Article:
Larry: After divorce, really is one of those areas that falls more into the money category. One of the more common things is to look at modification of spousal support. One case in particular where I worked, the husband was paying four thousand dollars a month in alimony or spousal support. The agreement drawn up by his attorney stipulated that if the wife remarried or cohabitated with a man, he could stop paying the spousal support. He had discovered somewhere along the lines, or suspected, that she was living with a man. In that case he actually, through his attorney, hired me. It only took a few days to establish that she was living with a man. They took that to court and saved the man four thousand dollars a month, pretty much for the rest of his life.

Shawn: That sounds like a very happy client you had in that case. Let’s say that I suspect, or I need an investigator. Is there some sort of information that you need to prepare in advance? How does the hiring process work? I have no idea.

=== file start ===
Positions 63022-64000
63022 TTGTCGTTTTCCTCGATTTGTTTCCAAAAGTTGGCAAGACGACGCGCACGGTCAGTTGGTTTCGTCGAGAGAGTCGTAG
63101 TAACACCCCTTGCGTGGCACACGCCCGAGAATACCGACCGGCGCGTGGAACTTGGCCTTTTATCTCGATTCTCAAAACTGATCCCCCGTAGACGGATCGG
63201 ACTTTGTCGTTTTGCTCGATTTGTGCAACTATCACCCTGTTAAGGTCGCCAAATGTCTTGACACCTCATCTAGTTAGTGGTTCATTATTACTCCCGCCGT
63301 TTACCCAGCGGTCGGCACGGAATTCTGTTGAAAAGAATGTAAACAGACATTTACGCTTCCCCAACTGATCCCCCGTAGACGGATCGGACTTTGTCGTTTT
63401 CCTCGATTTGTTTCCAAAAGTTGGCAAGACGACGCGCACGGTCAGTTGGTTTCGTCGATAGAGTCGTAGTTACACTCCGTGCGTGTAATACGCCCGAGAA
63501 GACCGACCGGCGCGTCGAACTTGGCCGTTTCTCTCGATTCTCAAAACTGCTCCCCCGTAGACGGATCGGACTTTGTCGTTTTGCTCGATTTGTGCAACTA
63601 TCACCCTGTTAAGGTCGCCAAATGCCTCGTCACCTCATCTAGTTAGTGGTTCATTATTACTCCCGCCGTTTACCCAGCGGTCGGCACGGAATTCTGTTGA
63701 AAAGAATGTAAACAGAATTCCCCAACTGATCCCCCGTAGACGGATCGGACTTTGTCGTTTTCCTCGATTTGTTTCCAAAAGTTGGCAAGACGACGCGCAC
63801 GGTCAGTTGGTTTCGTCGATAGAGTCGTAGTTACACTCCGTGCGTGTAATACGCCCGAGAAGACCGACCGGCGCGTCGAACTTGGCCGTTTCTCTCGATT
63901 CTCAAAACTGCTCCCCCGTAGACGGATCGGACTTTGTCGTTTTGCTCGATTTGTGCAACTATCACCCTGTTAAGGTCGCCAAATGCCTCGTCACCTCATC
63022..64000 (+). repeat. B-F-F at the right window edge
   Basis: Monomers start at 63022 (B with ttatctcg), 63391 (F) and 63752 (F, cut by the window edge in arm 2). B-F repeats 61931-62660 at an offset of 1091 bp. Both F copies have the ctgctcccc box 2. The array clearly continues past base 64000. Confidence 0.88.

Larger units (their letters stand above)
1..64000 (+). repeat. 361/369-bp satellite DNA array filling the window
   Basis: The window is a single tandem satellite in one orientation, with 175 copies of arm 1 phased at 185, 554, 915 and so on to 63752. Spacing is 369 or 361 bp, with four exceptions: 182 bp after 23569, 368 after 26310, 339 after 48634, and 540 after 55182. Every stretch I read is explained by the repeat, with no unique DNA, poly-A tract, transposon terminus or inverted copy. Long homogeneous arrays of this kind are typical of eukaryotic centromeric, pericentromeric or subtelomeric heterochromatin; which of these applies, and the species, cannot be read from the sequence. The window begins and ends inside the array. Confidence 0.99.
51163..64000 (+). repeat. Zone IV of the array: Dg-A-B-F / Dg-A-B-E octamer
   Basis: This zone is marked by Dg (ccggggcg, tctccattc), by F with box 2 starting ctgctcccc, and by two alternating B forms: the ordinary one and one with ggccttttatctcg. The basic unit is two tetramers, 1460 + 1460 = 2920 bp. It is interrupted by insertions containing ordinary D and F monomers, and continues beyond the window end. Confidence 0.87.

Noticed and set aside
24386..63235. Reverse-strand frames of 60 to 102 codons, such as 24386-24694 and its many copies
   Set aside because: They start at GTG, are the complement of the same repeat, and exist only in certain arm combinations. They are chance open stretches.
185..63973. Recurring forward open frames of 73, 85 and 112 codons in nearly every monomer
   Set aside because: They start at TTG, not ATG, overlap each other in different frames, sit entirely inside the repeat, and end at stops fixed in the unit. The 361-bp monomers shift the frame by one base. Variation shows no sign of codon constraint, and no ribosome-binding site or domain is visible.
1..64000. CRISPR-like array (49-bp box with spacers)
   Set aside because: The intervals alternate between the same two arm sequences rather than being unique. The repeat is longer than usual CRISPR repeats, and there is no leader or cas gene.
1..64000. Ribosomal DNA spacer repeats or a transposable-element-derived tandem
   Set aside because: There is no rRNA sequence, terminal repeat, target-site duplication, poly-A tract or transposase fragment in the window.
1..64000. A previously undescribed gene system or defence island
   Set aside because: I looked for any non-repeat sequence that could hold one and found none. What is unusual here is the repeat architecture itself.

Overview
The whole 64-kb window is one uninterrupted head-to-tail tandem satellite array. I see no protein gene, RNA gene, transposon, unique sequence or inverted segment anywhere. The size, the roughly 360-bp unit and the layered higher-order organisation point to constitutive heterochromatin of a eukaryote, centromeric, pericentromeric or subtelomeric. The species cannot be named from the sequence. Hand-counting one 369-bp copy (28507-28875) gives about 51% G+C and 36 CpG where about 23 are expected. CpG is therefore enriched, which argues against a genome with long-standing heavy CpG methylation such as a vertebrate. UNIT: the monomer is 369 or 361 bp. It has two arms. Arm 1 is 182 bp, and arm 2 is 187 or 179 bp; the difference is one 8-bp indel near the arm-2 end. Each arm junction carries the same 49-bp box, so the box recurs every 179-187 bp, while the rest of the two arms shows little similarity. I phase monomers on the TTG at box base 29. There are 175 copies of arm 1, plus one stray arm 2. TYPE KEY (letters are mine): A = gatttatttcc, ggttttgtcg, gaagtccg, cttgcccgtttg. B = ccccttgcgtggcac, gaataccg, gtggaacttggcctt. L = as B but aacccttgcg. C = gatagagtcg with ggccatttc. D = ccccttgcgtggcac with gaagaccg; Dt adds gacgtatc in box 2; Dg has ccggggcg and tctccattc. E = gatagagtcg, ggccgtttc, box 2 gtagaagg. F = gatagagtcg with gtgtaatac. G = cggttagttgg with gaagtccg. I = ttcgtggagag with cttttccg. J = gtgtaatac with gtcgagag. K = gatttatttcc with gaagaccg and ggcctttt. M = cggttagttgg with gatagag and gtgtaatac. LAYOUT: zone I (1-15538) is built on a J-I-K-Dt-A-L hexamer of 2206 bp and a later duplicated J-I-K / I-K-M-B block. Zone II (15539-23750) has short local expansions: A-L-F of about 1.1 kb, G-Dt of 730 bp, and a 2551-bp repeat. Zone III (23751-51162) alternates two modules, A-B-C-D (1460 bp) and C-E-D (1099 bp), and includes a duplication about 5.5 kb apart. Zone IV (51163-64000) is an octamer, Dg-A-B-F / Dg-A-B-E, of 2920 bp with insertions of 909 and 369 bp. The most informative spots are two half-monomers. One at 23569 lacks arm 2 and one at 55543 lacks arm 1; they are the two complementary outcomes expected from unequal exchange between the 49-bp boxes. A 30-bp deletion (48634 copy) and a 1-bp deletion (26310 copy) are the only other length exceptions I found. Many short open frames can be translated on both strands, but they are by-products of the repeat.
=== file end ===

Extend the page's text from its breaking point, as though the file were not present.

Larry: You’re not alone for sure. A lot of people start calling around to get a feel for it. Certainly hiring the first person you talk to is probably not a great idea. The information, depending on the type of case, if it’s strictly a surveillance or trying to figure out where my spouse is going or what they are up to, things like schedule, time of day that he or she leaves, even down to a more mundane thing like “He leaves a driveway. He usually turns left towards the express way.” Those types of things can really help a surveillance go a lot more smoothly. Make and model of a car, actually, you’d be surprised how many people know this. If you have a suspicion of who he’s meeting or where he’s meeting, that can help surveillance go a lot more successfully.

Shawn: I think that makes a lot of sense. So just kind of basic information or clues to help the investigator out to the extent that’s possible.

Larry: Yeah. That’s for sure. There’s some people that may be on a missing persons or what we would call a skip tracing type case where occasionally we’d come across a client who thinks this is wildly expensive. I’m just going to give him the name and let him go find this person. Really the more information you can bring to an investigator –an experienced investigator will know exactly what to ask for –the more information you can bring, the greater your success.